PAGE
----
I don’t know why I’m always surprised when told that a certain amount of time has passed. After all, this is what time does. It passes. And yet when I heard that it has been forty years since the resignation of Richard Nixon I was again astonished.
It was the summer between my junior and senior years of college, and I was working as a busboy in Lake Placid, New York. It would prove to be an event-filled summer, four of which will always come to mind. One of the events, the death of Mama Cass Elliot, was sad. Two others—an arrest and the acquisition of a certain type of body lice--would involve me personally, and so be even sadder. The fourth event would prove to be the most historic, and that was the resignation of President Richard Nixon.
We, the younger generation, all despised Nixon, or at least we were supposed to. I never really could generate much of hatred for the man, but generally went along with the notion that his being forced out of office, and into disgrace, was a good thing. It would be another three decades before I would fully understand what it was like to truly abhor a sitting U.S. president.
Still, I knew that Nixon’s quitting, much like the moon landing and the Beatles on Ed Sullivan, was a happening of historic proportions, and I wanted to see it. We had been told by the news people of the time that Nixon would address the nation that night, and while nobody could say for sure that he was going to resign, that would certainly be the way to bet.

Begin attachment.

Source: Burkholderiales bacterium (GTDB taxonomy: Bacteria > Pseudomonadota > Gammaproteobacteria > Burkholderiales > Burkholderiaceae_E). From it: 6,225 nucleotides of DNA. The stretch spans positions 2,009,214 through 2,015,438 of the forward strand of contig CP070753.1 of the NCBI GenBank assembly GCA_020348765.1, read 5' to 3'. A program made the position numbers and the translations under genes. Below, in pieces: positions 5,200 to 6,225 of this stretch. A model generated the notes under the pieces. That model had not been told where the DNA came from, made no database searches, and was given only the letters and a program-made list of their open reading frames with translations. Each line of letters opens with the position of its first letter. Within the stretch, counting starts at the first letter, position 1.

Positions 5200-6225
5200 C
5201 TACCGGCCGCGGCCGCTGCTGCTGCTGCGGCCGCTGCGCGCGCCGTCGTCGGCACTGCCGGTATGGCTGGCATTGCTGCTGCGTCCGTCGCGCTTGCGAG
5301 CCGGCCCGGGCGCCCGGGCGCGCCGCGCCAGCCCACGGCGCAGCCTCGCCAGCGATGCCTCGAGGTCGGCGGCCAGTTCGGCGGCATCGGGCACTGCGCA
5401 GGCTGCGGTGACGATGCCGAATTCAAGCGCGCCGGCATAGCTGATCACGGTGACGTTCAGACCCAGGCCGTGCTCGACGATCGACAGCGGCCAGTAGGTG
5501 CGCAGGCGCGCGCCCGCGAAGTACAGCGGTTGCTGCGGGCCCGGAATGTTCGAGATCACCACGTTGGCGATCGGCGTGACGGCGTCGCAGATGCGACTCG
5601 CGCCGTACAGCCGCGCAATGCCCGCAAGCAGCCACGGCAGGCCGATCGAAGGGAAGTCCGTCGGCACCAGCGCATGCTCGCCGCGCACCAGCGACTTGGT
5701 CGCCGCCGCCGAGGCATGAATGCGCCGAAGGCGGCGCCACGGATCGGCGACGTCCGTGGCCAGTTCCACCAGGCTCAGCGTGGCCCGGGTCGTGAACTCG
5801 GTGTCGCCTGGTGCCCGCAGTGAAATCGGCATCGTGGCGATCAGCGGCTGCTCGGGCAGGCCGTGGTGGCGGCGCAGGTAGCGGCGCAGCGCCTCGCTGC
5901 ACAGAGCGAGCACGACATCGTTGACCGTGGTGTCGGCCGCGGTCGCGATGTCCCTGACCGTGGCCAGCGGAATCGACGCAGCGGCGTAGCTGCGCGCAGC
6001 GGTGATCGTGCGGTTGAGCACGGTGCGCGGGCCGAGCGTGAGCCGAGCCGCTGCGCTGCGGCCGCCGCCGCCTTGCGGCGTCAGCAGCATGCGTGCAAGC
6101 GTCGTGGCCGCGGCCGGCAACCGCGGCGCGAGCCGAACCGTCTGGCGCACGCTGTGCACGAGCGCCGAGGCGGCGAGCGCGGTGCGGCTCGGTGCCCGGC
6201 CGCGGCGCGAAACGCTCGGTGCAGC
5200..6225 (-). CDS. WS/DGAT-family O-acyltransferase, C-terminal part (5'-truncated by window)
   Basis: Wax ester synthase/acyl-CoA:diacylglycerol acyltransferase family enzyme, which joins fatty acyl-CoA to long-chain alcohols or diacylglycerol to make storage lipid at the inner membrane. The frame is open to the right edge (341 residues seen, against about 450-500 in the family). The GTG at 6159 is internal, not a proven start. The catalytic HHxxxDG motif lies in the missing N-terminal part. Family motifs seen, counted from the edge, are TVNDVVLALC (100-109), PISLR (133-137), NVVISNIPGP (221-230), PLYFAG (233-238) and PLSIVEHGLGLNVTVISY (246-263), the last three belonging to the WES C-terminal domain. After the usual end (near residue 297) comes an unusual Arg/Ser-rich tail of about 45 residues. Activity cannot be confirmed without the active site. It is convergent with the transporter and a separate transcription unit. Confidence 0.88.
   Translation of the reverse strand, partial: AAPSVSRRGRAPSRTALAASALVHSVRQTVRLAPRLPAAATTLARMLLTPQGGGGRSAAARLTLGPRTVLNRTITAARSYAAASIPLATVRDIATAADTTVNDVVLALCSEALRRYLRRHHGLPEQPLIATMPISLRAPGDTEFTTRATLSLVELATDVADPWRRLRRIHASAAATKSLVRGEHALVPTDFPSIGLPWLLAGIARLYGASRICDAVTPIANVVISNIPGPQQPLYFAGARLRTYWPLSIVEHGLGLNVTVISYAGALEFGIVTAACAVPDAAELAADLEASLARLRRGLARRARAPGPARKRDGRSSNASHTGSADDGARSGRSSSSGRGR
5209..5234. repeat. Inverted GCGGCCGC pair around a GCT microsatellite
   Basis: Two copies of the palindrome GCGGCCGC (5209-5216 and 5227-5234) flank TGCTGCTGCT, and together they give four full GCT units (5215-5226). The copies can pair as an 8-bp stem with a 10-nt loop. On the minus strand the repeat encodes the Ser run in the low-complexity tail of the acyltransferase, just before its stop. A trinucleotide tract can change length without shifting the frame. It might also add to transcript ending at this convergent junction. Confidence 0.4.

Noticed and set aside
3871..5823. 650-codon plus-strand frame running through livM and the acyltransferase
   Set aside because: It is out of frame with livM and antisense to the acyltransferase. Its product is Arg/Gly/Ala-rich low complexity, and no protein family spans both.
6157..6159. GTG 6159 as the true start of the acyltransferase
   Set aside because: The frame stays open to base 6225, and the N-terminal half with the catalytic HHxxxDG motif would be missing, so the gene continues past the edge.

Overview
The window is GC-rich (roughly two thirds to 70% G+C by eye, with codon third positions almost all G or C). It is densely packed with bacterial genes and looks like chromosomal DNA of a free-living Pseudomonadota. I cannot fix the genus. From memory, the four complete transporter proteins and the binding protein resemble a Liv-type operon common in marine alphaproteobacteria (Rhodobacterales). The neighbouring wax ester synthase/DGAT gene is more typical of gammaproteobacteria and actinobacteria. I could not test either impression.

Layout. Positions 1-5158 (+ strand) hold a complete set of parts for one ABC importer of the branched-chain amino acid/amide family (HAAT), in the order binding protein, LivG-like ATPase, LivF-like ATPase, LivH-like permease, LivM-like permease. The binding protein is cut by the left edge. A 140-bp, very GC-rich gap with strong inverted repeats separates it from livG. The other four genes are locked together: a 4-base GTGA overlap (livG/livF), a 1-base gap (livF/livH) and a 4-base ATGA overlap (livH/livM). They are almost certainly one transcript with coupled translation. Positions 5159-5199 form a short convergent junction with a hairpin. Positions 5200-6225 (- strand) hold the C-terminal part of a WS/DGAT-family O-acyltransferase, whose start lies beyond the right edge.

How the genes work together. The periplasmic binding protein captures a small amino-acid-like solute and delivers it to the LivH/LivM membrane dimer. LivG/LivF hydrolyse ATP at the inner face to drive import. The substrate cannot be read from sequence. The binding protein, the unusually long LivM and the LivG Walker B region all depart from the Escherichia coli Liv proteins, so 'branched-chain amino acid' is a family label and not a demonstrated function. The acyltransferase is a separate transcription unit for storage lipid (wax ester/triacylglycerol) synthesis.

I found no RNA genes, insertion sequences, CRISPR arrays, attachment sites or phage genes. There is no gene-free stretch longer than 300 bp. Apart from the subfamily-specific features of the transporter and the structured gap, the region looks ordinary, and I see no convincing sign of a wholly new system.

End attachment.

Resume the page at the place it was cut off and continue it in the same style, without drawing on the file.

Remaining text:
And then there was my girlfriend Mandy. We had met in Lake Placid at the beginning of the summer and after a somewhat rough beginning (See “body lice” above) we had settled into a rather pleasant Adirondack romance. Mandy was a waitress, and worked in the same dining room as I did.
Just about all of the other waiters, waitresses and busboys had completed their dinner shift responsibilities and had headed back to the dorm, most likely to gather around their portable televisions to gleefully watch Nixon’s farewell performance. Mandy, for some reason, hadn’t yet finished up, and so I found myself getting more and more frustrated with her.
Now, here’s where things get murky. I’m not quite certain why my heading back to the dorm was contingent on Mandy concluding her chores. I can think of only two possibilities: either I couldn’t finish my job until she finished hers, or I was waiting for her so we could walk back to the dorm together. I’d like to believe that I was enough of a gentleman that the latter was the case. I suspect it was. I know one thing for sure: If it had been ten years earlier and the Beatles were on Ed Sullivan that night, Mandy would have been walking that dark, wooded path back to the dorm all by herself.
I couldn’t shake then, and I can’t tonight, the vague suspicion that Mandy was dragging her feet that night, purposely taking much longer at her job than she needed to. But why? Was there some reason she didn’t want me to see Nixon resign? Was she being playful? Spiteful? Was she (gasp!) a secret Nixon-lover?
And now forty years have passed and it looks like I’ll never know the answer. And if she did have a secret strategy to spoil my television viewing pleasure on that historic night, well, she failed. We arrived back at the dorm in plenty of time to adjust the antenna of my tiny black and white TV and watch Richard Milhous Nixon become the only president in history to resign from office. Mandy and I would resign from each other about a year after that.